New York City has unveiled a Central Park entrance named in honor of the "Exonerated Five," the five men wrongfully convicted of raping a jogger in 1989.
According to ABC News, the entrance was unveiled as the "Gate of the Exonerated" on Monday (December 19), marking exactly 20 years since the convictions of Antron McCray, Kevin Richardson, Yusef Salaam, Raymond Santana, and Korey Wise were vacated.
"I never reentered Central Park because of what happened to me and my fellow members of the Exonerated Five," Santana said in a statement. "Even when my daughter was born, there were moments I wanted to take her because of the beautiful playgrounds for the children, but I couldn’t bring myself to enter."
“Now that my daughter is an adult, it’s time for us to go to Central Park, see the Gate of the Exonerated, and once again be a part of the park community," he added.
"The 'Exonerated Five' is the American Black boy, man, story," New York City Mayor Eric Adams said at Monday's unveiling. This naming "is sending a strong message. We should be having school trips [to the gate] to talk about this story."
The Exonerated Five were initially known as the "Central Park Five" in 1989 when Trisha Meili was raped and brutally beaten while on a jog in the park. Mcray, Richardson, Salaam, Santana, and Wise were taken into custody where they were hounded in police investigations and ultimately gave false confessions. The five were convicted of various charges including rape, assault, robbery, sexual abuse, sodomy, and riot.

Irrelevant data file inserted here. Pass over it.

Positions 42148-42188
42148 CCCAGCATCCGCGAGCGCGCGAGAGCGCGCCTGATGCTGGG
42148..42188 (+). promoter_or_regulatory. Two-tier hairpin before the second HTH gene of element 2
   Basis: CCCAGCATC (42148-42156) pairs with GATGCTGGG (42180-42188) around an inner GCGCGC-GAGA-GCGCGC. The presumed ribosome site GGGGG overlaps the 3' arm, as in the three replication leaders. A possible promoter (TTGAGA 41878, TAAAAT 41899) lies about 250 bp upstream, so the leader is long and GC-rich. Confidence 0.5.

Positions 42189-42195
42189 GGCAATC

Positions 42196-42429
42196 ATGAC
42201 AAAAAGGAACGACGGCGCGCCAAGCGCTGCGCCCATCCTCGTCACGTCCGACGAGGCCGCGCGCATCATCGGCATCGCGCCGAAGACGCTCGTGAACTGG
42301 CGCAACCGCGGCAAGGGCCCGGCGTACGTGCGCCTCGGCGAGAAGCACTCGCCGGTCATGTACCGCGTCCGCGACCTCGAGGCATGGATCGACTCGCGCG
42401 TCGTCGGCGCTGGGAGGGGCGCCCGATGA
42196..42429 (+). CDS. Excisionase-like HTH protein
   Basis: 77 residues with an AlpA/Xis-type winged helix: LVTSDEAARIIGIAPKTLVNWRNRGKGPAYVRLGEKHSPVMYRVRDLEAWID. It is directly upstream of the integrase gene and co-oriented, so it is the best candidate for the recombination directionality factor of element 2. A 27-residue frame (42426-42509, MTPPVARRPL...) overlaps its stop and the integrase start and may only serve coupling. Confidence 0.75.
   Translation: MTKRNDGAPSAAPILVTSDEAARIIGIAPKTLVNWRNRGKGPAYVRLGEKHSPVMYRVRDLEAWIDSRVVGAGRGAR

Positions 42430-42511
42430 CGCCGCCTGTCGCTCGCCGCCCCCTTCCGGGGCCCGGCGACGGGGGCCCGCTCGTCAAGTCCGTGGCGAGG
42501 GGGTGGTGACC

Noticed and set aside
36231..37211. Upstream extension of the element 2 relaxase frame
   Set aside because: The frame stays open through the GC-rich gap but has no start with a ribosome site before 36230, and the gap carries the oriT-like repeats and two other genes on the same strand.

However, Matias Reyes confessed to being the jogger's attacker in 2002, with his DNA matching to the crime scene. The Central Park Five's convictions were overturned and they later received a settlement from the city.
“The commemoration of this entrance is bittersweet,” Salaam said in a statement. “This Gate of the Exonerated serves as a reminder of the love and support we have received. For that, I am truly thankful and honored -- and recommitted to righting the wrongs of our criminal system of injustice to ensure our youth never face what we did.”